Aug 17, 2009

Picking the Right College

Last week we took a look at senior year and the process of applying to college. This week, we’re going a bit backwards and taking a look at what to look for when the moment comes to start picking out the college for you.

A lot goes into the decision-making process for something this important, and many consider price to be one of the most narrowing aspects of college choice. Prestige, public vs. private, and popularity are all contributors to the bottom line of annual tuition. However, it’s important to remember that financial aid is in place to help those in need get to college. The more in need a student is, the more likely they are to receive aid. If you think you qualify for this kind of support, do as much research as you can into the types of financial aid available. Although application processes are often lengthy and exhaustive, the reward could be a free ride to the school of your

Many people believe that community colleges are a viable alternative to a full stint at a four-year institution. Getting a bargain price on that pricey diploma may sound tempting, but take the advice of Beth Pickett, host of “Countdown to College Radio”: "Community colleges are inexpensive, but many also have a surprisingly low rate of sending students on to a four-year college. Many students who start out at community college never get their bachelor's degree.” Getting all the classes you need is often challenging, and could take much more than the 2-year allotment you give it. However, this is still an option that is possible, but you must be highly motivated to pull it off.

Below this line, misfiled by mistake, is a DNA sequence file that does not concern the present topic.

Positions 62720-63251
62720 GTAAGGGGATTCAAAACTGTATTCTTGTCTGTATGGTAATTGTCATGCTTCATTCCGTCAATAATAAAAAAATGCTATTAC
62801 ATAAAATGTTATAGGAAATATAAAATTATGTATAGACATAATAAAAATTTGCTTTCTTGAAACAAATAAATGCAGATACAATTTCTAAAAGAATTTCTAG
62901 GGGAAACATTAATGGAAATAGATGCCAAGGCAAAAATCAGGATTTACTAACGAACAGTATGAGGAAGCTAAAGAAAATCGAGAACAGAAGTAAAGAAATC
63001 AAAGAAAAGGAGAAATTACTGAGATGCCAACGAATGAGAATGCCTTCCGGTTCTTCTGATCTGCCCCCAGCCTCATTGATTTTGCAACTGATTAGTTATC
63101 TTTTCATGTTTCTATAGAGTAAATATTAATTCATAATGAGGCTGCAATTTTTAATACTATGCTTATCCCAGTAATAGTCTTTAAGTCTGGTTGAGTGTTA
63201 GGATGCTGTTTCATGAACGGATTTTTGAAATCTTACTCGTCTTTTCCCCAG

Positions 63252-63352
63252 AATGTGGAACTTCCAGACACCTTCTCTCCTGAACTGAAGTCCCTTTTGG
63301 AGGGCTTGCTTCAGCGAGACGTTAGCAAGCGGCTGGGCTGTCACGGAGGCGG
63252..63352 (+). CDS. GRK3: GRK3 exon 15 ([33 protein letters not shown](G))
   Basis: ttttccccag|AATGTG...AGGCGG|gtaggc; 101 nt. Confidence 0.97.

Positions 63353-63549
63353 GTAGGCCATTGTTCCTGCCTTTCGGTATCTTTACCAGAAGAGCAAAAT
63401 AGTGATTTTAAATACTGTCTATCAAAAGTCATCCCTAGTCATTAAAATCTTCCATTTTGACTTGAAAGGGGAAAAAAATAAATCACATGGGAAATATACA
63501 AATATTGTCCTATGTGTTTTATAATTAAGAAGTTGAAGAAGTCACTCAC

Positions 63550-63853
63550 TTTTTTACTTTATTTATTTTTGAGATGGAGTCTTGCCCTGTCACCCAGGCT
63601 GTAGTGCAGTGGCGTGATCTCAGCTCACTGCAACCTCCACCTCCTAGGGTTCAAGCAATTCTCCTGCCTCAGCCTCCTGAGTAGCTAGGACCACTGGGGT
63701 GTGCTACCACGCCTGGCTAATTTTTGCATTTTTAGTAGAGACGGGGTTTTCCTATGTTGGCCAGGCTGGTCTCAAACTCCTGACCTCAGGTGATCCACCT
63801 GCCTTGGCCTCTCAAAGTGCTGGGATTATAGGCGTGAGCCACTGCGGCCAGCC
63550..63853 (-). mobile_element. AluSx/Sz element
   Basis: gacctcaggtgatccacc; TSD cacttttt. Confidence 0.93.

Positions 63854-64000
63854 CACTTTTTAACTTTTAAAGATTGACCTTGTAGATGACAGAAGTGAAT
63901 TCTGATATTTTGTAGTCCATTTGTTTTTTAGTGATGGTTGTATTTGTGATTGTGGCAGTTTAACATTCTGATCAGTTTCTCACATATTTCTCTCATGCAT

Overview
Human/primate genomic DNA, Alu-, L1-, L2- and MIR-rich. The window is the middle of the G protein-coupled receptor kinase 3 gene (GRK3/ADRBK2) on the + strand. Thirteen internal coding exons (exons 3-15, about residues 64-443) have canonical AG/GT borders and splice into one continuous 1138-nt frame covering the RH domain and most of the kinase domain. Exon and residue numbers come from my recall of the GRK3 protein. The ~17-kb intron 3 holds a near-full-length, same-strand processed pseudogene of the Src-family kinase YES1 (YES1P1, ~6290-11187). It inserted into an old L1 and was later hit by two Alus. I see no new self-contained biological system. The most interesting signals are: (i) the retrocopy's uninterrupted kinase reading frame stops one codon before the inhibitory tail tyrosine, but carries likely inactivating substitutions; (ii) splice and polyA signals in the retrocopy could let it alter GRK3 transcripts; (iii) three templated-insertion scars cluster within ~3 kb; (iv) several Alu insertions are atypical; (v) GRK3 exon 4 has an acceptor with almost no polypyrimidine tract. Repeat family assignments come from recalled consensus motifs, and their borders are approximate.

Next, consider where you would like to live. Do you like sun and sand, or snowboards and scarves? Big-city lights or wide-open country? Down the road from Mom and Dad, or several states in-between? Location really is everything when you think about the amount of time you will spend doing things other than studying. Try to imagine all the fun activities that might encompass.

Size is also a critical part to choosing the right school. While some prefer small classes, with a tight professor-student connection, others like giant lecture halls and massive crowds. The smaller you go, the more intimate your relationships will be, both with the faculty and other students. With bigger student populations comes more diversity and experiences. Those with an independent streak may prefer a larger school, while individuals who prefer contact might want to stick with something smaller. Beth delved a bit deeper into this particular topic in a previous "Countdown to College Radio" broadcast, which can be found here.

So much has to go into picking the right school that a lot of students forget one of the most crucial parts to the whole process- your intuition. While objectivity is great, your gut should also have a say. And remember, the best choice is always going to be one that you make.

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